The Institute for Globalisation and International Regulation (IGIR) is an interdisciplinary research institute based at Maastricht University's Faculty of Law. The mission of the institute is to conduct research, to offer courses and seminars and to advise on the role of international regulation in addressing problems and challenges resulting from the process of economic globalisation.
IGIR's research examines the policy, economic, and legal structures and processes through which the international economic system is regulated, focusing on the role that emerging economies such as India, China and Brazil play in the re-ordering of international regulation. To that end, IGIR collaborates with partners in emerging economies and recruits Fellows and PhDs from these regions.
The IGIR research group focuses on the concept of “Trust in Trade”, which serves as an overarching focal point to address the regulation of Global Markets and the role that national, regional and international actors and institutions play in this regard.
IGIR contributes to the Faculty of Law’s International Trade and Investment track of the masters programme Globalisation and Law and to the Advanced Master in Intellectual Property Law and Knowledge Management (IPKM).
The quality of a granted patent is dependent on the quality of the patent application. For the companies where scientists write their own patents, IP legal training for scientists can help improving their patent drafting skills.
The fashion industry needs strong IPRs for its development, however, a lot of divergences are found between the strategy imposed in this sector and the way the IP system is drafted, which often fails to benefit small companies.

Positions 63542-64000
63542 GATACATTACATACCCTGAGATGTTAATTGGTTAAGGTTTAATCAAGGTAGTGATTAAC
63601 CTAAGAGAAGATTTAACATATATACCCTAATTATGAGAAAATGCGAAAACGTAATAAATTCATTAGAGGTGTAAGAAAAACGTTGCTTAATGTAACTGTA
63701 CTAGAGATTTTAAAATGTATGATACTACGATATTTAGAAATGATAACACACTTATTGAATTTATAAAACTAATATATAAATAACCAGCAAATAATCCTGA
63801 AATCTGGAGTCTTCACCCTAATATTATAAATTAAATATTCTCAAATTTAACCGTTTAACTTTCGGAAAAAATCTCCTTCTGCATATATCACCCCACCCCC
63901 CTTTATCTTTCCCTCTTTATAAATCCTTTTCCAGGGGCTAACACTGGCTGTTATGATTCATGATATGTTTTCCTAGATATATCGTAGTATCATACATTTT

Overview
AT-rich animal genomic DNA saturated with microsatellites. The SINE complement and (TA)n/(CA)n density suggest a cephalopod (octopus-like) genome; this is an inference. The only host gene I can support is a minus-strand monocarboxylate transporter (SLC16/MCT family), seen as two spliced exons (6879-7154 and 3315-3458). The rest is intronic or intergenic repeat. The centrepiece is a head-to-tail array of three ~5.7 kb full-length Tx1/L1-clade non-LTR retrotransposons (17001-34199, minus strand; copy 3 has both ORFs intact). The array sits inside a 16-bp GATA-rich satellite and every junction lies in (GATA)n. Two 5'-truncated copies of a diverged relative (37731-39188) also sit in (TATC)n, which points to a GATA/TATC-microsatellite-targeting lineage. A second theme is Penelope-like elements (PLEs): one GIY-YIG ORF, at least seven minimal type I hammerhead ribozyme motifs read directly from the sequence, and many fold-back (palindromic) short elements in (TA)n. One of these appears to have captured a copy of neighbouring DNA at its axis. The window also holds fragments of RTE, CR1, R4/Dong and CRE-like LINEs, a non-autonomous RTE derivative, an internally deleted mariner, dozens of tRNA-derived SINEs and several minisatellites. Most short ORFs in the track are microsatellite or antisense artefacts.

The advancement of big data may lead to a revolution in the health sector by enabling the personalization of medicine. However, there are still uncertainties regarding the ownership of the data available, and also whether users should be entitled to compensation for the utilisation of their data.
“IGIR acts as a research institute but does contract work as well, such as consultancy projects, but also invest in curriculum building in many developing countries.”
“Teaching is my passion. I love acquainting students with international economic law and, most of all, challenging them to think about the sometimes difficult balance between free trade and other societal values.”
“The current relevance of IGIR’s research focus is shown by the variety of projects in which IGIR engages, such as policy briefs on the implication of trade law for new initiatives to reduce greenhouse gas emissions.”